Several companies in the private aviation sector have been reporting increasing sales, and this is backed up by research showing more interest in private flying amongst the affluent.

Flight Options Citation X

Fred Reid, president of Flexjet, recently told Pimm Fox of Bloomberg Television that he's seeing more people move to private jets and fractional ownership. "The big driver of fractional jets or private jets in general is the massive time saving" said Fred Reid, "and getting to 5,000 airports as opposed to 450 of all airlines."

In the first nine months of 2011, Flight Options announced a 33 percent total sales increase compared to the first nine months of 2010. The increase was driven by a 14 percent rise in fractional jet sales and a 57 percent increase in JetPASS card sales. Fractional utilization, which measures how actively the company's Owners/Members are using their shares, was up five percent compared to the first nine months of 2010. JetPASS jet flight revenue hours rose 25 percent during the same period.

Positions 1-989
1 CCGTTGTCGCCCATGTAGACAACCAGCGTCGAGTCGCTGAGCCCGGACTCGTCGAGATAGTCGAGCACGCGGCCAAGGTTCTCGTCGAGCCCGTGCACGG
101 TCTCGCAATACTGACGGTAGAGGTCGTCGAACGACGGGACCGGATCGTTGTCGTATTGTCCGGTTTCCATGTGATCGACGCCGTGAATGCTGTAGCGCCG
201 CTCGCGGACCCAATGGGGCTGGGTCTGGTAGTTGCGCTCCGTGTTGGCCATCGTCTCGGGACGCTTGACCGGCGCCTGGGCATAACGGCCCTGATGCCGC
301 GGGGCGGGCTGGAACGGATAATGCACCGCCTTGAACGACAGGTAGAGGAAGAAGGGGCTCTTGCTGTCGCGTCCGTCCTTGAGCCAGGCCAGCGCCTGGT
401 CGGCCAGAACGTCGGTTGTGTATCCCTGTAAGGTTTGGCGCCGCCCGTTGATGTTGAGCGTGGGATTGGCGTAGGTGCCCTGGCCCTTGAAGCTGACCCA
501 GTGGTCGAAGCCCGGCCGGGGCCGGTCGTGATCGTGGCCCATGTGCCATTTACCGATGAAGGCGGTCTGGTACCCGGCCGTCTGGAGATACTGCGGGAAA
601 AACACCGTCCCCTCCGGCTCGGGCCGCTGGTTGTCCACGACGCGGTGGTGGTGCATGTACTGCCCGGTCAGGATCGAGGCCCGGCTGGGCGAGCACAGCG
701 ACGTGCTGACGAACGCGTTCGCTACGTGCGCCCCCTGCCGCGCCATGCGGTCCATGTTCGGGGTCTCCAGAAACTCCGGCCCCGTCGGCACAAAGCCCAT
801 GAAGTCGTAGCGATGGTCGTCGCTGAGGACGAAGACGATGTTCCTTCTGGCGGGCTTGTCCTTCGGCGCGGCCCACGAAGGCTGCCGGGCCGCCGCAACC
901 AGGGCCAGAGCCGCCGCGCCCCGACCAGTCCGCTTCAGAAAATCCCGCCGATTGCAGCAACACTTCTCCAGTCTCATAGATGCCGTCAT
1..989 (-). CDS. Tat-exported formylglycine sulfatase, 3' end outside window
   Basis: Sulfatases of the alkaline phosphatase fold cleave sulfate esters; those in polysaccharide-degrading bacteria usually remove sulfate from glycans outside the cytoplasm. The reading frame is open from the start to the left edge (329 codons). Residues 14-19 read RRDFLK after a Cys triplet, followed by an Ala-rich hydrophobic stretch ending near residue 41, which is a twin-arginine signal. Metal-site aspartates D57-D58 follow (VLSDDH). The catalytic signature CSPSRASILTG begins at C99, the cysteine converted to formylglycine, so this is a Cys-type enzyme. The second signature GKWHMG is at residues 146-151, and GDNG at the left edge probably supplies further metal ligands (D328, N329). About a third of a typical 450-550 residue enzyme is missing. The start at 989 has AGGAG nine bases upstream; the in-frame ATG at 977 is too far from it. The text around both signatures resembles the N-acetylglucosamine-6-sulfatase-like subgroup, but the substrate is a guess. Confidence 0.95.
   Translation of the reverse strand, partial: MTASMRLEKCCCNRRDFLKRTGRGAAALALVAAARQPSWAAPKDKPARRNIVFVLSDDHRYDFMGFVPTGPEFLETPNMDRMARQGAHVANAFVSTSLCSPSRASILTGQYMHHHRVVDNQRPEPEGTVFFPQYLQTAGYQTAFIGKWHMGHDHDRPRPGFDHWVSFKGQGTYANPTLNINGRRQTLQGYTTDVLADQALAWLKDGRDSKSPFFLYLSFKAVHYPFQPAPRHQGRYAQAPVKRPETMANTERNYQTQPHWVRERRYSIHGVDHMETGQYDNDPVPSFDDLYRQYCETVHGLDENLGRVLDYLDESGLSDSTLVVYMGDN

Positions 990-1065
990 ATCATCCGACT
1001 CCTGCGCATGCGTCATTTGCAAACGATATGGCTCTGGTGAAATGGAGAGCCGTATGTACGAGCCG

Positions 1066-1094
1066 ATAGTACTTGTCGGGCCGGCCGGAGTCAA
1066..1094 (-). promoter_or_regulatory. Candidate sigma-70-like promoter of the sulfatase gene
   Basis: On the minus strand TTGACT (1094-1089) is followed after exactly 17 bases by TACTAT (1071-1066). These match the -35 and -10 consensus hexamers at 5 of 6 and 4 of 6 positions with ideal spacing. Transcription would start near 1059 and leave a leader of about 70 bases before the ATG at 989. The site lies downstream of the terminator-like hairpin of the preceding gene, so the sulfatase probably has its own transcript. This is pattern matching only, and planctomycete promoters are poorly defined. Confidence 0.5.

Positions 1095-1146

"We are sourcing interest from all corners of the market – from seasoned fractional owners not currently with Flight Options who are looking for better pricing to jet card users looking to make a longer-term commitment to entirely new, first-time owners," said Michael J. Silvestro, Flight Options Chief Executive Officer. "Importantly, a growing number of current Owners, Members and Cardholders are renewing their fractional and jet card agreements, an encouraging trend for our company and the industry."

While industry stalwart NetJets is rather quiet on the details of its results, the figures reported by its parent Berkshire Hathaway show that it contributed $54 million more in profit in the third quarter of this year compared to last year – suggesting some strong underlying growth.

On the consumer side, The Luxury Institute's Wealth Report for September 2011 showed private jet travel has become more popular, with 12% of respondents (those with a net worth of $5 million or higher) planning to boost spending in this area, compared to 9% in 2010.

This growth is a big contrast to a few years ago, when the slow economy had a very adverse effect on all the private aviation leaders. The low point was probably in 2008 when the CEO's of the big three auto makers flew down to Washington in private jets to ask for taxpayer bail outs. The resulting media attention had a negative impact across the private aviation industry. Things have certainly started to turn around and more companies and individuals are recognizing the advantages of private aviation and in particular the significant time savings that it can provide.